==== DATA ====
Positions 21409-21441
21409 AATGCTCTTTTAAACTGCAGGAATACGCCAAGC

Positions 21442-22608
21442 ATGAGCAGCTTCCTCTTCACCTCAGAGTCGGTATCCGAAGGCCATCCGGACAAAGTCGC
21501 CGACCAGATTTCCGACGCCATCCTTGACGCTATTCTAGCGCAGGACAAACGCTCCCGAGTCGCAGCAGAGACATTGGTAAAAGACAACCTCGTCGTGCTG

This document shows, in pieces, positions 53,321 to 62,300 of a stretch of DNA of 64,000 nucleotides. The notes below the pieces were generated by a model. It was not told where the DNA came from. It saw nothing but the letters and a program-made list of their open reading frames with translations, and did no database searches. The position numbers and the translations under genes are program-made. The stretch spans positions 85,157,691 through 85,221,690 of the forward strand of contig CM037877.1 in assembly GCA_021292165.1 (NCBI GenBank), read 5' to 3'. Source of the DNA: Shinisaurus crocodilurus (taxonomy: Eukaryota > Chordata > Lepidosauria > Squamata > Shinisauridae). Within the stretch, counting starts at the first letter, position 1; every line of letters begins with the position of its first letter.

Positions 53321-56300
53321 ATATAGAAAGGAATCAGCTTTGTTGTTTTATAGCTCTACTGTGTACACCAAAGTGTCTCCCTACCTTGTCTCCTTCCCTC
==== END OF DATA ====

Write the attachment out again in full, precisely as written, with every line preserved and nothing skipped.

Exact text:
Positions 21409-21441
21409 AATGCTCTTTTAAACTGCAGGAATACGCCAAGC

Positions 21442-22608
21442 ATGAGCAGCTTCCTCTTCACCTCAGAGTCGGTATCCGAAGGCCATCCGGACAAAGTCGC
21501 CGACCAGATTTCCGACGCCATCCTTGACGCTATTCTAGCGCAGGACAAACGCTCCCGAGTCGCAGCAGAGACATTGGTAAAAGACAACCTCGTCGTGCTG

This document shows, in pieces, positions 53,321 to 62,300 of a stretch of DNA of 64,000 nucleotides. The notes below the pieces were generated by a model. It was not told where the DNA came from. It saw nothing but the letters and a program-made list of their open reading frames with translations, and did no database searches. The position numbers and the translations under genes are program-made. The stretch spans positions 85,157,691 through 85,221,690 of the forward strand of contig CM037877.1 in assembly GCA_021292165.1 (NCBI GenBank), read 5' to 3'. Source of the DNA: Shinisaurus crocodilurus (taxonomy: Eukaryota > Chordata > Lepidosauria > Squamata > Shinisauridae). Within the stretch, counting starts at the first letter, position 1; every line of letters begins with the position of its first letter.

Positions 53321-56300
53321 ATATAGAAAGGAATCAGCTTTGTTGTTTTATAGCTCTACTGTGTACACCAAAGTGTCTCCCTACCTTGTCTCCTTCCCTC